Foreword Reviews

As the Spirit Leads

Clarion Rating: 2 out of 5

The challenges of Christian life are explored in this work whose insights are both biographical and theological.

As the Spirit Leads is a work covering a faith journey that speaks to the power of the Christian life, if in an unfocused way.

An unnamed writer recounts her life experiences and her struggle to cling to her Christian faith across four sections, or booklets, written over the years, beginning in 2000. A fifth section consists of a series of blog posts on various spiritual thoughts, particularly eschatology.

It is difficult to determine the focus of the book, which reads like a mix of spiritual memoir, end-times theology, and governmental and societal commentary. The narrator relates that she was born in Trinidad in 1944 to Grenadian parents and was raised in an Anglican household. She recalls entering a rebellious period and giving up her faith when she began following the Labour Party.

Eventually, the narrator leaves her parents and moves to London, where she rediscovers faith after a bad marriage. Despite many people’s insistence that she leave her faith behind, she remains steadfast in her convictions.

Vagueness plagues these autobiographical portions, though. No person, including the author, is ever given a name or pseudonym, which interferes with personal connection to their stories.

When speaking of the religious organization in London that helped her find her faith once more, the author refuses to name it, instead opting to constantly refer to it as “the church/charitable organization.” Such lack of specificity ends up raising concerns, especially around determining which organizations have been deemed trustworthy.

Each section of the book was written at a different point in the author’s life, and there is a lack of overall cohesion. Often, autobiographical portions are repeated, with details added or subtracted. The author relates experiences like attempting to start a business to fund mission efforts back in Grenada, but such threads often go nowhere, devolving to place blame on governments and others. The blog posts feel tacked on and further detract from any sense of a solidifying narrative.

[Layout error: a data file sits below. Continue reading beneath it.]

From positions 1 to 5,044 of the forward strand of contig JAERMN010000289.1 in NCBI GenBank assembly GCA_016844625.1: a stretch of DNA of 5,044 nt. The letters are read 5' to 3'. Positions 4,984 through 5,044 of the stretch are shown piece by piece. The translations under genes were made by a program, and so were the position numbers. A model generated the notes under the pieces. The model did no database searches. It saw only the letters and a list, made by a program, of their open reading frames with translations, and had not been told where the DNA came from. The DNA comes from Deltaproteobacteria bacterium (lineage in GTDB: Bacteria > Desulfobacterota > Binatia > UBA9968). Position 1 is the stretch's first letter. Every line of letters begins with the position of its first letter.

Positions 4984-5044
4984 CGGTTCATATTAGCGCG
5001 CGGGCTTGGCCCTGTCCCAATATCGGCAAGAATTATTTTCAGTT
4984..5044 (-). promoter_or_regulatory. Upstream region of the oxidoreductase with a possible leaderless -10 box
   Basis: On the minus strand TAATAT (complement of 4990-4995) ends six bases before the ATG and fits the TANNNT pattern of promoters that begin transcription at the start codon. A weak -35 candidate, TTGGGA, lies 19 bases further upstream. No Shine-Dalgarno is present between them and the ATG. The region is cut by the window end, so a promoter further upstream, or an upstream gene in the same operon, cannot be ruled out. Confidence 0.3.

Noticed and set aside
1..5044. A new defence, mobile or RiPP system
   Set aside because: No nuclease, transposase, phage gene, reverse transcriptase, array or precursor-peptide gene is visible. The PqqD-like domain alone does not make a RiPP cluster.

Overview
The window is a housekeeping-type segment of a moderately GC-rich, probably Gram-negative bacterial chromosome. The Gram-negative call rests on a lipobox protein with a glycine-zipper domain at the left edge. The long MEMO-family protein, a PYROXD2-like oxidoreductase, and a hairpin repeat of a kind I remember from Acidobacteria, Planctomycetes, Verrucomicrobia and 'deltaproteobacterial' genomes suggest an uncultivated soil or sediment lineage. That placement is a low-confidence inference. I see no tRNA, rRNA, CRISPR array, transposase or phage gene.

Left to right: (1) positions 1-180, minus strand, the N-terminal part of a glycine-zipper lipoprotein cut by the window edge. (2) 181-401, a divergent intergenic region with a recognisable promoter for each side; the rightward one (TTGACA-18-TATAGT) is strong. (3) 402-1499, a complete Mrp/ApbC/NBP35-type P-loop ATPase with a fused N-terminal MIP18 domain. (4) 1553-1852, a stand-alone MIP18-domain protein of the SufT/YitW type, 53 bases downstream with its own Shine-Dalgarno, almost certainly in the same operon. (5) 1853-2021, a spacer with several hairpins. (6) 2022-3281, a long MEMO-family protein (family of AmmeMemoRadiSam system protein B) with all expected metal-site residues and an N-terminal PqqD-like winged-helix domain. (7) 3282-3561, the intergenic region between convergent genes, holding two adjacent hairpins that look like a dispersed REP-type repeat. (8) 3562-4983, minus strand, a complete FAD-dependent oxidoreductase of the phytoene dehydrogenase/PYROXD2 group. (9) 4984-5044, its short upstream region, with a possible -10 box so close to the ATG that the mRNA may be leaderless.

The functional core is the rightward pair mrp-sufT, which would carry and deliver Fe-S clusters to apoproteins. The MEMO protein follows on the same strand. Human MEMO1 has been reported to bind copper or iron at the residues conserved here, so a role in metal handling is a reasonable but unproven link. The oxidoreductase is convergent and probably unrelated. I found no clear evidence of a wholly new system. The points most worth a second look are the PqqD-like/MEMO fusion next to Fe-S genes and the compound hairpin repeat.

The writing is often stilted and is dogged by issues of grammar and syntax. There is a lack of clarity and organization. For instance, at one point, the author includes the text of a letter she wrote to the archbishop of Canterbury, but there are no markings or divisions to indicate where the letter ends and her thoughts for the book resume.

As the Spirit Leads works to provide some insight into one Christian’s life, though its murky structure diminishes its potential impact.

Reviewed by Meagan Logsdon

Disclosure: This article is not an endorsement, but a review. The author of this book provided free copies of the book and paid a small fee to have their book reviewed by a professional reviewer. Foreword Reviews and Clarion Reviews make no guarantee that the author will receive a positive review. Foreword Magazine, Inc. is disclosing this in accordance with the Federal Trade Commission’s 16 CFR, Part 255.

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